Coal mining communities in the Hunter Valley and Latrobe Valley are keen to transition away from an industry has no long-term future, says visiting American environmentalist Bob Massie.

Speaking to Crikey towards the end of a two-week speaking tour, Massie said he had been “very moved” by the reception he received in Newcastle and Morwell, where he gave lectures to audiences including mining families.

“They are eager for a well-organised transition to take place,” said Massie. “They know coal is coming to an end. I’ve actually run into very little criticism. I did not discover a radical ‘jobs versus environment’ argument. It’s an invention of politicians to polarise people. There is an understanding there needs to be a transition, and they are wanting to be a part of it. Communities are saying, ‘don’t let us just be dropped’.”

Massie, an ordained minister, Harvard Business School PhD and unsuccessful Democratic Senate candidate in 2011, has had a distinguished career campaigning for business sustainability including as onetime president of the Coalition for Environmentally Responsible Economies (CERES), co-founder of the UN-backed Global Reporting Initiative and initiator of the Investor Network on Climate Risk, which now claims over 100 member companies, and funds and combined assets over $11 trillion.

On his first trip to Australia, Massie says he found communities in the coal regions disillusioned after job cuts following power-industry privatisation, and the Latrobe Valley was still reeling from the recent Hazelwood mine fire.

Massie says if federal and state governments were to offer a well-planned and funded transition away from coal, including retraining and mine remediation, “there might be more support than they suspect”.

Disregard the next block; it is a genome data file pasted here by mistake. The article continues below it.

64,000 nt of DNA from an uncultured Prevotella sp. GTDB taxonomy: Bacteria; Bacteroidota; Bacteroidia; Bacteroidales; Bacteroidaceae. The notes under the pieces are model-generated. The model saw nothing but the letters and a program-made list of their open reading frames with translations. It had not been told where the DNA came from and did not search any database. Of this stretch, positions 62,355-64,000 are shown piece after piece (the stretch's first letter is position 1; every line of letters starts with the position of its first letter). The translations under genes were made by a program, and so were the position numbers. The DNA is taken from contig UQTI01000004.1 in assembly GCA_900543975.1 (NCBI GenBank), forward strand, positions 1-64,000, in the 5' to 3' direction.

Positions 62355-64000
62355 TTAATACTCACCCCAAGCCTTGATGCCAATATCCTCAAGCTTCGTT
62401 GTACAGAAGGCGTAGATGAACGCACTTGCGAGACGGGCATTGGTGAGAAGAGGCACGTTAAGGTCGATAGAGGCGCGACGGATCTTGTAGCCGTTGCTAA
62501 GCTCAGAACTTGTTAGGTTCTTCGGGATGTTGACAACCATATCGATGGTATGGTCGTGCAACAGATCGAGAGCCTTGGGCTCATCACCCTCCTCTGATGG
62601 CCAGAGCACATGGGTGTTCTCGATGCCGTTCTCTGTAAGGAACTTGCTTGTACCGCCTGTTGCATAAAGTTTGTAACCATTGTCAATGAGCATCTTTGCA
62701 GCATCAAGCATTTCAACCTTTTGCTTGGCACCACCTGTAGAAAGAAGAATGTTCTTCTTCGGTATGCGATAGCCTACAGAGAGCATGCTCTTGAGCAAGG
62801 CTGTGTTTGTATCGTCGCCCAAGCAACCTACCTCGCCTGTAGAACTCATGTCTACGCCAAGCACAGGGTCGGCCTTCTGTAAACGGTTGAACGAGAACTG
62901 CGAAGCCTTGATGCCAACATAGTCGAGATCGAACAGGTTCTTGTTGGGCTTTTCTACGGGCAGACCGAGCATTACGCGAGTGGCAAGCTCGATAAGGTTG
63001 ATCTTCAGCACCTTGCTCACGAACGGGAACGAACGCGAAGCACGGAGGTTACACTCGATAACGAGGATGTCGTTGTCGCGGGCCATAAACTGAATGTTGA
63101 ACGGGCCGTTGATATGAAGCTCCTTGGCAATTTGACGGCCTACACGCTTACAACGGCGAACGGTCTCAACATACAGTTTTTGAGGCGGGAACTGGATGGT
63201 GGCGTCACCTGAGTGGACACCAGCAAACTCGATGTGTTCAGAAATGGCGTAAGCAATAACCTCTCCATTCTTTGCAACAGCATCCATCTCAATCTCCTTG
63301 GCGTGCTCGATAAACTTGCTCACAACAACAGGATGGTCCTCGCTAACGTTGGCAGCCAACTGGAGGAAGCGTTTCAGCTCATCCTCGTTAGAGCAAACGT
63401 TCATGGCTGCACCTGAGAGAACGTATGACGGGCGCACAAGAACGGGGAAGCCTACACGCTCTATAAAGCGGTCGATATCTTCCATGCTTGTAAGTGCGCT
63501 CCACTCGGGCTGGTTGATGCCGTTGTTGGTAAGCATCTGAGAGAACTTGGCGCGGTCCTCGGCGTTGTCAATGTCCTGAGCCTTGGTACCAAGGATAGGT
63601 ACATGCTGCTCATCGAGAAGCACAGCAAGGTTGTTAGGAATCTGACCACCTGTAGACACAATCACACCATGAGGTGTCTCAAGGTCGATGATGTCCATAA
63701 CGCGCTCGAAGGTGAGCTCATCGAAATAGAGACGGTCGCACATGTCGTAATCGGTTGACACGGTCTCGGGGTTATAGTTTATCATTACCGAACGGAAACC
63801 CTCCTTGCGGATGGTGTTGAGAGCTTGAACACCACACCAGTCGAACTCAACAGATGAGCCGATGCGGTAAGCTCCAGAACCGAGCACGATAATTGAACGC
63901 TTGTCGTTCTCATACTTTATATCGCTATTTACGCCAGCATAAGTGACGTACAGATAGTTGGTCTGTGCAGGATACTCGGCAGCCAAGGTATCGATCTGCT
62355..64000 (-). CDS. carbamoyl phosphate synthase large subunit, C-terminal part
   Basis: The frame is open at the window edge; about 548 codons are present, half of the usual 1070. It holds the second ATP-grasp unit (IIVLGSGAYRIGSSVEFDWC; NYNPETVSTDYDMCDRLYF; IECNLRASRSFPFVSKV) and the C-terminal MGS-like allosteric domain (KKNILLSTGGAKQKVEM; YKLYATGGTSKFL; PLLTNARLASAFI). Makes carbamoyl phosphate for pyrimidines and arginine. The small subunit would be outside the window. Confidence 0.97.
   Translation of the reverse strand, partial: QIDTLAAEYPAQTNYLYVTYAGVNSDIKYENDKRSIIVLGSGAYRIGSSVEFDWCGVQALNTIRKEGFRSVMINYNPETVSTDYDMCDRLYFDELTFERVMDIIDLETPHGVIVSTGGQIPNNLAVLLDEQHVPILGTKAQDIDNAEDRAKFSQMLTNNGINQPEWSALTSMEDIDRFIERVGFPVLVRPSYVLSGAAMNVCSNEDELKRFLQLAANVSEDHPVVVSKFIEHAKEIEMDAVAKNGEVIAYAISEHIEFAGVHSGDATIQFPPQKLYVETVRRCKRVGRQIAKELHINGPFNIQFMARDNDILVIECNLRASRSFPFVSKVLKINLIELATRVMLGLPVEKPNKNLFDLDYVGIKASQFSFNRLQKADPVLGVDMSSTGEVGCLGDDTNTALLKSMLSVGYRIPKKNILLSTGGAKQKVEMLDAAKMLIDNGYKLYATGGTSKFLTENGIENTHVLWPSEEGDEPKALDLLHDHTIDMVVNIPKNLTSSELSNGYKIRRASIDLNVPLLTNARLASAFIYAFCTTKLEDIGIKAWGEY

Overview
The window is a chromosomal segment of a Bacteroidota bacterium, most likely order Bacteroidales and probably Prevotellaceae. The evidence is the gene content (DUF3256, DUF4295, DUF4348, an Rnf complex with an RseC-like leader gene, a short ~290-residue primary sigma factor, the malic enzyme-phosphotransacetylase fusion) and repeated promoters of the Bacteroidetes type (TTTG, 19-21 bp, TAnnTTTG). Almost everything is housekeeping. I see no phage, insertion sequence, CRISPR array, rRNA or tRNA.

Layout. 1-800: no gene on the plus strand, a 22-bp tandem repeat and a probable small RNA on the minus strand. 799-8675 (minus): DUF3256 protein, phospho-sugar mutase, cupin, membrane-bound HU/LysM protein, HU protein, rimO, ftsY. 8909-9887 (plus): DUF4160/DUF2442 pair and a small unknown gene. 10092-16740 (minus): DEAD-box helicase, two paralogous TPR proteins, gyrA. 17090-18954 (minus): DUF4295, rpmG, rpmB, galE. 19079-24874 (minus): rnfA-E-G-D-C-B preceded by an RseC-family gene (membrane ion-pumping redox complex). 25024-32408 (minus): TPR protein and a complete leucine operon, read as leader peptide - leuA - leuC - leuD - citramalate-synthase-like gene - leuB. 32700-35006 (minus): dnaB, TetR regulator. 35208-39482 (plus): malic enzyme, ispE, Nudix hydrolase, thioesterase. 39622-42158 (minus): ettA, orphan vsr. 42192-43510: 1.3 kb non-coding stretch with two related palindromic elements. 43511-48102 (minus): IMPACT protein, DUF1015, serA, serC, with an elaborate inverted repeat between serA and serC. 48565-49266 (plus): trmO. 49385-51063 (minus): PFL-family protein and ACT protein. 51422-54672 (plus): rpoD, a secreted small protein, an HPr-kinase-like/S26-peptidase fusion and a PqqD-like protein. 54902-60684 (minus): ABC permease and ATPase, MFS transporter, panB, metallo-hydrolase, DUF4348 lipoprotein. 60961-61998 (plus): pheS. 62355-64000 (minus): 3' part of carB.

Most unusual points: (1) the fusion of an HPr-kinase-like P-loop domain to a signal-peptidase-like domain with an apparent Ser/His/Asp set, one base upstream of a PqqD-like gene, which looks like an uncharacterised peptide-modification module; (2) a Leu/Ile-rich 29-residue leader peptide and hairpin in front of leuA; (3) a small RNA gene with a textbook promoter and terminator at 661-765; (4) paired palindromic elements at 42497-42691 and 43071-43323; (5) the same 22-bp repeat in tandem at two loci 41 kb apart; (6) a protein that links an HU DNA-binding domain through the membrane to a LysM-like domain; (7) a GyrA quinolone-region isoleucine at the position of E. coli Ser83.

In NSW, however, on the weekend The Sydney Morning Herald revealed plans for 16 new or expanded coal mines covering an extra 45,000 hectares in the Upper Hunter Valley. In Victoria, new Energy Minister Lily D’Ambrosio has been speaking with Latrobe Valley workers and business groups about assistance to diversify the local economy, and support for renewables, but union and mining industry spokespeople are still talking about growth in the coal sector.

Massie did not have time to meet with state governments but did meet with Australian Greens leader Christine Milne and Labor environment spokesman Mark Butler. Climate group 350.org, which organised the tour, tried to arrange meetings with the federal government, but Massie said “apparently they’re not wild keen to hear my message”.

Prime Minister Tony Abbott’s “coal is good for humanity” comments have been widely replayed, and the federal government is pushing hard to open up a new thermal coal province in Queensland’s Galilee Basin — with New York consul-general, climate sceptic and former Coalition industry minister Nick Minchin lobbying Wall Street banks, which have reportedly refused to fund the expansion of Abbot Point coal export terminal.

Massie, who has been closely involved in the fossil fuels divestment movement, says Minchin will find those banks are under specific pressure over the financing of Abbot Point from their own big shareholders.

“There are 10 or 12 major investors — some religious, some pension funds — that are trying to block the Galilee Basin. I’m sure he is going to do his best — he may be a very persuasive guy — but there are objective forces, human forces, against him.”

Peter Fray

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